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Will Coastal Homes Go Underwater by 2100?

Climate change is beginning to manifest itself strongly in many areas in more than half of the nation’s coastal states. Yet a nationwide analysis by Zillow and Climate Central has found that a significant number of homes in these areas have recently been built in at-risk zones at a higher rate than in safer areas.

The analysis points out that recent constructions of thousands of new homes built in at-risk areas stare at the possibility of chronic floods within just a few decades.

As sea levels rise, nearly 400,000 current homes are expected to be at risk of regular flooding, the main cause being climate change. The ramifications can be abated by 10 percent with moderate emission cuts which will reduce the number of current homes in at-risk areas to 348,000 by 2050. Unchecked greenhouse gas emissions and continued building in flood-risk areas contribute largely to the already existing dangers.

Based on Zillow's housing data and Climate Central's climate-science expertise, the analysis did not take into account the number of new homes—and homes overall—in low-lying coastal areas. The final outcome in the coming decades, however, will heavily depend on the choices the world makes around greenhouse-gas pollution today, the analysts warned.

Assuming that climate change will worsen over time, the estimates of the analysis for the year 2100 are far higher: 1.3 million current homes are anticipated to be at risk of regular flooding if emissions are cut moderately, and 2.5 million homes—worth $1.3 trillion—if emissions grow unchecked.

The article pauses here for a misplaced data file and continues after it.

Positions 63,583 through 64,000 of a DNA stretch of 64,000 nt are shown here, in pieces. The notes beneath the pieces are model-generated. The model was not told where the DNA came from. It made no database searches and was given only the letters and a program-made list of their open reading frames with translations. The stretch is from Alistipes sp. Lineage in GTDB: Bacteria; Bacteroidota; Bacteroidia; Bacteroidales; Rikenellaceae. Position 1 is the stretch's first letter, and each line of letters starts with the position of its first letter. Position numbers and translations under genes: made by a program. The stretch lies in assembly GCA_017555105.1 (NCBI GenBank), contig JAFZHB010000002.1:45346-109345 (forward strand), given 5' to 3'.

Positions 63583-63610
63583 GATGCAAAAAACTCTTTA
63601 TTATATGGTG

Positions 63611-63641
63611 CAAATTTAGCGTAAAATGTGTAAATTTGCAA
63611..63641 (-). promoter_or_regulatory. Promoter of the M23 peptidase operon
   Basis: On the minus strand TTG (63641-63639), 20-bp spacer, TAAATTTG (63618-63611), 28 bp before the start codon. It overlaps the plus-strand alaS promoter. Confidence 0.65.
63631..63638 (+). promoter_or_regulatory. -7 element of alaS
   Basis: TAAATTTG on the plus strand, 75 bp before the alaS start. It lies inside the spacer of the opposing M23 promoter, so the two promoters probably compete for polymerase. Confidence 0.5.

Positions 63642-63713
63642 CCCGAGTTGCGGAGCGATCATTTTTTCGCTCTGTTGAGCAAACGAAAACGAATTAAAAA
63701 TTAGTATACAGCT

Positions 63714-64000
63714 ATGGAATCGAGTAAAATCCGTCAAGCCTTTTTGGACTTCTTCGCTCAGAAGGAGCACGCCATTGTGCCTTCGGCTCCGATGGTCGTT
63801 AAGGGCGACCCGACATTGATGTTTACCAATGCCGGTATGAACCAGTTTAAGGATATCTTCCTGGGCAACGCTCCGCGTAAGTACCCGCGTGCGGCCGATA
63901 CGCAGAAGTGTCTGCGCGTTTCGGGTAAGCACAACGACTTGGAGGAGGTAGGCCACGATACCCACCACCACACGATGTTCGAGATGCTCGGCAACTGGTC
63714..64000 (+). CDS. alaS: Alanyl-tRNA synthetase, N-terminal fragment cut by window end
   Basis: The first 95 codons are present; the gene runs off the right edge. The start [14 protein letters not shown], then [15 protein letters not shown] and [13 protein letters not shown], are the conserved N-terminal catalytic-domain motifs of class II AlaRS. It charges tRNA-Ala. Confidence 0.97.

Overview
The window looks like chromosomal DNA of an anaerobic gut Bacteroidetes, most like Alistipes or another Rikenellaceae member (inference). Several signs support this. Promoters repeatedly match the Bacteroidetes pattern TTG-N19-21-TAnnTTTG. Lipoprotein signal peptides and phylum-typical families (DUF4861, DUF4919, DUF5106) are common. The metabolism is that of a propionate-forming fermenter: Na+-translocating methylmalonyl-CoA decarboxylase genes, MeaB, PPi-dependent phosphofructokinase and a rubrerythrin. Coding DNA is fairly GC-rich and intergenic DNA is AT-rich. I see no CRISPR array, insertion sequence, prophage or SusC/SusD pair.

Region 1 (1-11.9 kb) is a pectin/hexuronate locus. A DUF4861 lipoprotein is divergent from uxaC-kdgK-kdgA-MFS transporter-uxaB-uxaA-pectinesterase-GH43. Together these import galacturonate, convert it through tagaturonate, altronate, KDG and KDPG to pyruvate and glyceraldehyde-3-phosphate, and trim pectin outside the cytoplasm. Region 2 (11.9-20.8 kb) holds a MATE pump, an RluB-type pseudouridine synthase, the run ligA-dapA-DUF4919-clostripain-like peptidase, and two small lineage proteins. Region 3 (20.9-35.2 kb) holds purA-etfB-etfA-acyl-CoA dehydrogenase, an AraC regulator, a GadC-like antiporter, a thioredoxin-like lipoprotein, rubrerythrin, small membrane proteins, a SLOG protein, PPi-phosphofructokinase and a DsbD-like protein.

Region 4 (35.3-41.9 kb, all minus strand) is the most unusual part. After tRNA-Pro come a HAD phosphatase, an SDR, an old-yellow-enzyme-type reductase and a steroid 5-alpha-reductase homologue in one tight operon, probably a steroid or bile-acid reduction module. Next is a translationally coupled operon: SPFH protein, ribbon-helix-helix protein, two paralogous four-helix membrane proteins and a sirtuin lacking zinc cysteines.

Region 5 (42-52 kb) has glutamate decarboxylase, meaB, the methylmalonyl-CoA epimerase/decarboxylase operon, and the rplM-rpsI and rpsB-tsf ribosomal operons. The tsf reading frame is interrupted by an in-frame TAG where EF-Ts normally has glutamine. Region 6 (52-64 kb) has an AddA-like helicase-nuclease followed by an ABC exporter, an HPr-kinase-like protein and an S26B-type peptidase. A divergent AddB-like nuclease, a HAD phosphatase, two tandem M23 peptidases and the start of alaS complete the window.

About 10 percent of homes in Galveston, Texas, and 7 percent in Ocean City, Maryland, are projected to be at risk of at least annual flooding by 2050, which may be reduced to nearly half, given, global emissions are in check. If emission cuts are not prioritized, Hoboken, New Jersey, and Miami Beach, Florida, could see three-quarters or more of their homes at risk of at least annual flooding.

The intermittent floods experienced by coastal areas every year as of now are expected to reach further inland in the future. This will lead to more damage, devaluation of homes, degradation of infrastructure, and interruptions in transportation systems. Moreover, homeowners, renters, and investors may incur major personal and financial losses.

“This research suggests that the impact of climate change on the lives and pocketbooks of homeowners is closer than you think. For homebuyers over the next few years, the impact of climate change will be felt within the span of their 30-year mortgage,” said Skylar Olsen, Director of Economic Research and Outreach at Zillow.

The levels of the rising waters vary locally with coastal communities likely to encounter the effects, depending on the local rate of rise, local tides, and storms. Some major coastal cities—including Los Angeles—sit high enough above sea level that the biggest hit—even as far out as 2100—will be to their beaches, the analysts found.

In New Jersey, 7 percent of current homes are projected to be in flood-risk zones by 2100, under moderate emissions cuts. But as there is a striking number of ongoing developments in areas that face high risk, it poses an imminent threat with 14 percent of the state's homes built from 2010 through 2017 are in the same high-risk areas.

About Author: Donna Joseph

Donna Joseph is a Dallas-based writer who covers technology, HR best practices, and a mix of lifestyle topics. She is a seasoned PR professional with an extensive background in content creation and corporate communications. Joseph holds a B.A. in Sociology and M.A. in Mass Communication, both from the University of Bangalore, India. She is currently working on two books, both dealing with women-centric issues prevalent in oppressive as well as progressive societies. She can be reached at [email protected].

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